Halitosis, or commonly called bad breath, is the outcome of poor dental health habits, but it can also be due to certain underlying health problems. The things will become worse when you eat specific types of food and maintain other unhealthy lifestyle habits. A good example is that you experience mothball breath when you are on a low-carbohydrate diet. If you say, "My breath smells like mothballs", this could be due to many other conditions, including GERD or sinusitis. It is important to get touch with your doctor to find the exact cause and rule out the possibility of certain serious conditions that may show some symptoms.

Breath Smells like Mothballs: Why?

Breath that smells like mothballs falls under the category of halitosis, and it could be due to a number of different reasons. Once you know the exact cause, it will become easier to find a right treatment option.

Poor Dental Hygiene

This is obvious, isn't it? If you're not flossing and brushing your teeth regularly, the end result will be breath that smells like mothballs. It is equally important to take proper care of your dental appliances or dentures, such as braces, or else the food particles will cling to these dental appliances and cause bad breath over time. You may also have to deal with localized infections or sores when you have loose-fitting dentures. Preventing these infections will substantially reduce your bad breath.



The particles of what you eat will remain in your mouth until you floss or brush your teeth. You notice foul odors when these particles rot in the mouth. Sometimes, these food particles lead to a bacterial infection that will lead to mothballs breath. The bacteria may also cause gum disease and tooth decay.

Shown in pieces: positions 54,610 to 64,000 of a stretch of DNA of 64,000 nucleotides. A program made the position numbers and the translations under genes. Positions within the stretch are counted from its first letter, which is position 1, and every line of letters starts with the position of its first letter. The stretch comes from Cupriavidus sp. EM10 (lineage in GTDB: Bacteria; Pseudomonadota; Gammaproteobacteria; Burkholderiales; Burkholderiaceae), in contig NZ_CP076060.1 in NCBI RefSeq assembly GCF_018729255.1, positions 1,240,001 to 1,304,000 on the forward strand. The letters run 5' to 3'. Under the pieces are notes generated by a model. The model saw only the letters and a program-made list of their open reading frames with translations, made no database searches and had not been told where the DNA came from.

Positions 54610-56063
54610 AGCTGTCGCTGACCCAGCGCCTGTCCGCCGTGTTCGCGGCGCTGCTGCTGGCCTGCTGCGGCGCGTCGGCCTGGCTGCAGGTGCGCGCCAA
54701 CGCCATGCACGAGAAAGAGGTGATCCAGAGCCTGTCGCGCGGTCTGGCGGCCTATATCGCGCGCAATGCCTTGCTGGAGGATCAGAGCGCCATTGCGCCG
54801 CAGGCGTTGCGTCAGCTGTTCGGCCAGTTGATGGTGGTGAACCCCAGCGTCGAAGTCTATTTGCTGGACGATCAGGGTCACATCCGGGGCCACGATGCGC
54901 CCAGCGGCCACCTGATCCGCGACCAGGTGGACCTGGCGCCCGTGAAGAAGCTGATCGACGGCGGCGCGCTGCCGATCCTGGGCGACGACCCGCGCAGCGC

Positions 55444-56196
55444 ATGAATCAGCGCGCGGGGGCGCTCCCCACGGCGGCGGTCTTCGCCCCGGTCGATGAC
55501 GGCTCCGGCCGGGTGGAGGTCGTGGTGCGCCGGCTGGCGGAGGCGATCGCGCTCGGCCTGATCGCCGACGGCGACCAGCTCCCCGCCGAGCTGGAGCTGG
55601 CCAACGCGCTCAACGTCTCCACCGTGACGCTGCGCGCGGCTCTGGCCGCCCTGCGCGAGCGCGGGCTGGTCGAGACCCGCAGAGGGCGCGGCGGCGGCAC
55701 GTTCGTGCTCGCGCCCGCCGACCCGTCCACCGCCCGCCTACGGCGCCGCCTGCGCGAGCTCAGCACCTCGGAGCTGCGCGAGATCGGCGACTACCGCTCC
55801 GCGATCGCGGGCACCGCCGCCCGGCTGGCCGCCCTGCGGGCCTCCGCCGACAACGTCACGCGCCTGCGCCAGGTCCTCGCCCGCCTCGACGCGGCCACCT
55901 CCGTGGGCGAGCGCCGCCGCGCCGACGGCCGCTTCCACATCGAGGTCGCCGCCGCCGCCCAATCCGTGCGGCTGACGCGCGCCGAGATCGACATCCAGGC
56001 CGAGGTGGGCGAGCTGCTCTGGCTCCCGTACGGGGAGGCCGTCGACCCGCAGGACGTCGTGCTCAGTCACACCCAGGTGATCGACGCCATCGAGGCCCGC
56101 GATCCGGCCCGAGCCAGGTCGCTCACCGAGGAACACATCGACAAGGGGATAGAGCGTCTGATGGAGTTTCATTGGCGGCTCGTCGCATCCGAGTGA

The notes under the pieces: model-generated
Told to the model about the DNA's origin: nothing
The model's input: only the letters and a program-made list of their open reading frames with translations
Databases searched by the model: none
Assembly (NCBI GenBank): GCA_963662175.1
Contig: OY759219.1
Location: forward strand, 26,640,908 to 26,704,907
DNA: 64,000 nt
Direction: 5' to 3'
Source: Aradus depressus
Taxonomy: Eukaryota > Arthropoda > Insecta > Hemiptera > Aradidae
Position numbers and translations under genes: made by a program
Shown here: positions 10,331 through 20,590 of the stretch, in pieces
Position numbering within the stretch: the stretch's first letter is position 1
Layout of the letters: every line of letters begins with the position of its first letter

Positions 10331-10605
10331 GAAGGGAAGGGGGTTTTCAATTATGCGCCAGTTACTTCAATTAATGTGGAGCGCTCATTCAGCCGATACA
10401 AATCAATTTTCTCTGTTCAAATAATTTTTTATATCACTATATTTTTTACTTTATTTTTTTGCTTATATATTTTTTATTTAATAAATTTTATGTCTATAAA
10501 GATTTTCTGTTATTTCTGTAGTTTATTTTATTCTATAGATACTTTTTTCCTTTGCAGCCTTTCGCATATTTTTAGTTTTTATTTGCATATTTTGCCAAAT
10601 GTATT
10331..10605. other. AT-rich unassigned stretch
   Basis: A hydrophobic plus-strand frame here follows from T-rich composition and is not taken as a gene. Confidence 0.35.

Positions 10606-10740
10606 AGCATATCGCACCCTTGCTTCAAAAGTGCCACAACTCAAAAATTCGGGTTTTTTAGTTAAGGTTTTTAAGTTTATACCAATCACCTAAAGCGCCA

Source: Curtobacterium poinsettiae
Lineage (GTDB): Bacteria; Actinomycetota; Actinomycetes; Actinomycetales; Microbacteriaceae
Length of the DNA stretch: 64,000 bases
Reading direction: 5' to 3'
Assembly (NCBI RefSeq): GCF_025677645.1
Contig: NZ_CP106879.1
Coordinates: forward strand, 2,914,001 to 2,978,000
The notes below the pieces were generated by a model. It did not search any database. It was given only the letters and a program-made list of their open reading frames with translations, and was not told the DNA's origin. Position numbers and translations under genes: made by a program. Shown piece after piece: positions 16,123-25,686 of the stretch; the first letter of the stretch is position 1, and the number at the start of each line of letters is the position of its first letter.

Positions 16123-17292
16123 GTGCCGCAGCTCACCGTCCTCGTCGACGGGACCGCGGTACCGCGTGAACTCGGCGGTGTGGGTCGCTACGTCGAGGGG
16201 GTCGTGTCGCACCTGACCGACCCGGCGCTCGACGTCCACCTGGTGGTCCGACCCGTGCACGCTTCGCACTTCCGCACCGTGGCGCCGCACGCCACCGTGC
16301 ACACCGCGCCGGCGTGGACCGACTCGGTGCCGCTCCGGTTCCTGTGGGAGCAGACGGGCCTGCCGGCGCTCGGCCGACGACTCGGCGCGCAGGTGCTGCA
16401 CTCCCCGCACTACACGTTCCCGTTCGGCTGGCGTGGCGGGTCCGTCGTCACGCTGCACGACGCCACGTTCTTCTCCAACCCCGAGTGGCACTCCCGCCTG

Similarly, eating foods with strong odors will have an impact on your breath – some of the most common culprits are exotic spices, garlic, onions, fish, some cheeses, and acidic beverages. After being absorbed in the bloodstream, these foods will then be transferred to your lungs and cause noticeable odors when you exhale air out of your mouth. These foods are also associated with gastrointestinal upset and belching that may also be the reason why your breath smells like mothballs. Lastly, you may notice a fruity acetone-like odor if you're on low-carbohydrate diets.


Medical Disorders

So many medical disorders can be the underlying cause of your mothballs breath. Interestingly, some disorders don't have a direct relation with halitosis, like sinusitis, but they can definitely contribute to mothball breath. Some of the most common medical disorders causing bad breath are chronic bronchitis, kidney disease, liver disease, diabetes, lactose intolerance, chronic sinusitis, infection in the respiratory tract, and postnasal drip. Sometimes, your breath smells like mothballs when you have a gum or periodontal infection, tonsillitis, or Sjogren's syndrome.